ed.note As noted yesterday


(ed.note: As noted yesterday, Ivo Daalder will be one of the contributors to the national security and foreign policy blog at TPMCafe.com. As we build toward the launch of the new site, we’ll be bringing you occasional guest posts from Ivo and other contributors.)

Whatever happened to Bush’s “global war on terror”? For three years, the president didn’t let an opportunity go by without repeating that we were in a global war against evil terrorists. But he’s gone strangely silent ever since his reelection last November. My Brookings intern, Jina Chung, examined the text of Bush’s speeches over the 12 months, as posted on the White House website to see how many times Bush referred to the “war on terror” or some variant of the phrase in the six months since November 2 and how many times he did so in the six months prior the elections. Here’s what she came up with: Before the elections, Bush mentioned the war on terror three times as often as after. In fact, he referred to it more often in the thirty days prior to the election (71 times) than in the six months since (66 times).

Why this sudden reluctance to talk about what for years was Bush’s signature foreign policy issue? Part of the reason, surely, is that the war on terror was central to Bush’s reelection effort. “We can go to the country confidently on this issue,” Karl Rove told the GOP months after the September 11 attacks, “because Americans trust the Republican Party to do a better job of keeping our communities and families safe.” And there is no doubt that confidence in Bush’s ability to fight terrorists proved to be decisive in his defeat of John Kerry.

But I think something else, something more significant is going on — which is that Bush increasingly appears to think the war on terror has actually been won. That’s not as surprising as it sounds. For Bush, the invasions of Afghanistan was the first phase in the war on terror; Iraq has turned out to be the last. In Afghanistan, Bush maintains, the terrorist infrastructure was destroyed and Al Qaeda was severely disrupted. The terrorist network “has been severely diminished,” Bushed argued in his prime time press conference Thursday night. “We are slowly but surely dismantling that organization.” As for Iraq, remember that Bush called this the “central front” in the war on terror as far back as September 2003. With January’s elections and the installation of a new Iraqi government just this week, Bush I think now feels that the terrorists are really on the run — and that he is the true victor in his war.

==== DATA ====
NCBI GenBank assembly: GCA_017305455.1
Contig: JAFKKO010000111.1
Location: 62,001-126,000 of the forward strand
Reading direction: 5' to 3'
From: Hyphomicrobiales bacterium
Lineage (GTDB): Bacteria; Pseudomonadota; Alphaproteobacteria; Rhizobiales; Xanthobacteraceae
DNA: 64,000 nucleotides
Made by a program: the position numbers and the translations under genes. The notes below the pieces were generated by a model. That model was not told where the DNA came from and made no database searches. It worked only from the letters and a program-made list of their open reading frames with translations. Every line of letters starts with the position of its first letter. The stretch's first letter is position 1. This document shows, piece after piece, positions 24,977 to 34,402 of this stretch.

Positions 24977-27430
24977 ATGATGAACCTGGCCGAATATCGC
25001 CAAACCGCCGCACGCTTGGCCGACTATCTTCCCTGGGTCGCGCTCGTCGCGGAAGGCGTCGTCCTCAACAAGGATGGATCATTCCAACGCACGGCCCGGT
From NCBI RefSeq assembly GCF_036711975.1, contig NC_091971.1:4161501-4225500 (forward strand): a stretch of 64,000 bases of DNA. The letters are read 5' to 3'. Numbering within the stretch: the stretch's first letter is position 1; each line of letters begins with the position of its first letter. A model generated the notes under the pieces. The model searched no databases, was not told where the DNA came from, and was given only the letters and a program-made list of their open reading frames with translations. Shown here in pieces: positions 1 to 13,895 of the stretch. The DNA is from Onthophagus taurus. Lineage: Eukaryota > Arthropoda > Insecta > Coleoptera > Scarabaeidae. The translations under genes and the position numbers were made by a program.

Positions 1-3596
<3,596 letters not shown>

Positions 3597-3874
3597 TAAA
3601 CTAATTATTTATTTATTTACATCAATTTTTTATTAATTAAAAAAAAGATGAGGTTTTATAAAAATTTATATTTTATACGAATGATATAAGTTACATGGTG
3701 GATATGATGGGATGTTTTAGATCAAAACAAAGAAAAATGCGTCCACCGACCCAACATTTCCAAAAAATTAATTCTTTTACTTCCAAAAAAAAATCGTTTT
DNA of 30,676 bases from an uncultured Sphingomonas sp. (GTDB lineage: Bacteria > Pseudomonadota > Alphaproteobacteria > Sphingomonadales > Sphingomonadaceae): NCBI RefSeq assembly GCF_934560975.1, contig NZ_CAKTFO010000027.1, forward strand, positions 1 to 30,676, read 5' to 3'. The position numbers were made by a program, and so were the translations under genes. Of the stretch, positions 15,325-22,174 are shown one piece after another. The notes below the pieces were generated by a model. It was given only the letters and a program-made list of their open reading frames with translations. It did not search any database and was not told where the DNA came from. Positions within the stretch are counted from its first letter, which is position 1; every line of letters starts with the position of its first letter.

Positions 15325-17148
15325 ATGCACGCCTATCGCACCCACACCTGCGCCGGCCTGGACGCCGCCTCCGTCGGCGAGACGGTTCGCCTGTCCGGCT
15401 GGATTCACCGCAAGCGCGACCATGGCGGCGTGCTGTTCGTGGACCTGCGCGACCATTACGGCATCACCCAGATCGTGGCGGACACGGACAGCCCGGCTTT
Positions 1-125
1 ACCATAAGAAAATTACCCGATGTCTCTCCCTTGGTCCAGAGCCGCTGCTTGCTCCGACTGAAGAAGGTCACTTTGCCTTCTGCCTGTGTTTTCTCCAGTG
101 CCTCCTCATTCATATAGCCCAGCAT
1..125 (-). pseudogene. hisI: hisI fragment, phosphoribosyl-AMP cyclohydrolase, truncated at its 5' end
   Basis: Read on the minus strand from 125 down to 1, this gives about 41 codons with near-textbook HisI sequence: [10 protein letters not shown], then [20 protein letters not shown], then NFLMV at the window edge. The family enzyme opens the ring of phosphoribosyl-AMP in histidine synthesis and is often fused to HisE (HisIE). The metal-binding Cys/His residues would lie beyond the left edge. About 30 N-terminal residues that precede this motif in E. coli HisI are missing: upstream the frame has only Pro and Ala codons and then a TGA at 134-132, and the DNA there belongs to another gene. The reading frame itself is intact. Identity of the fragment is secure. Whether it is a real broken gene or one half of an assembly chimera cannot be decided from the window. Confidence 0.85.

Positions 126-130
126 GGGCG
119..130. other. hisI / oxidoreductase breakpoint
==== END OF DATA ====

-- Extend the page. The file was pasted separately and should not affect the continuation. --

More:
I am not saying that Bush is right in thinking this. He’s, in fact, deeply mistaken. Terrorists have hardly been defeated and, if anything, the botched invasion of Iraq has done wonders for their cause. But what I am saying is that Bush appears to believe that the tide in the war has turned — that victory is not only likely, but is actually at hand.

And this helps explain another strange turn of events — the return, in recent months, of Bush’s pre-9/11 foreign policy. Before the terrorist attacks, Bush’s foreign policy consisted of worrying about great powers and rogue states — and abhorring involvement in nation-building and dealing with the world’s great calamities as misguided forms of foreign policy as social work. The policy priorities emanating from the White House and Foggy Bottom today are little different. A key priority now is containing China through strengthened alliances with Japan and India, and support for Taiwan. That is what Condi Rice’s trip to Asia last month was all about. Another priority is preventing rogues like North Korea and Iran from threatening us and our allies with nuclear weapons. And rather than worrying about the nexus between tyrants, terrorists, and technologies of mass destruction we’re back to worrying about madmen and missiles (which, Bush reassured us on Thursday, missile defenses will take care of).

The only difference between Bush’s pre-9/11 foreign policy and now is his new rhetoric about freedom and liberty. But let’s not kid ourselves — rhetoric is one thing, actually following through is another. After Bush decided to walk hand-in-hand with the Crown Prince of Saudi Arabia last Monday, it’s surely no longer possible to take this rhetoric seriously anymore.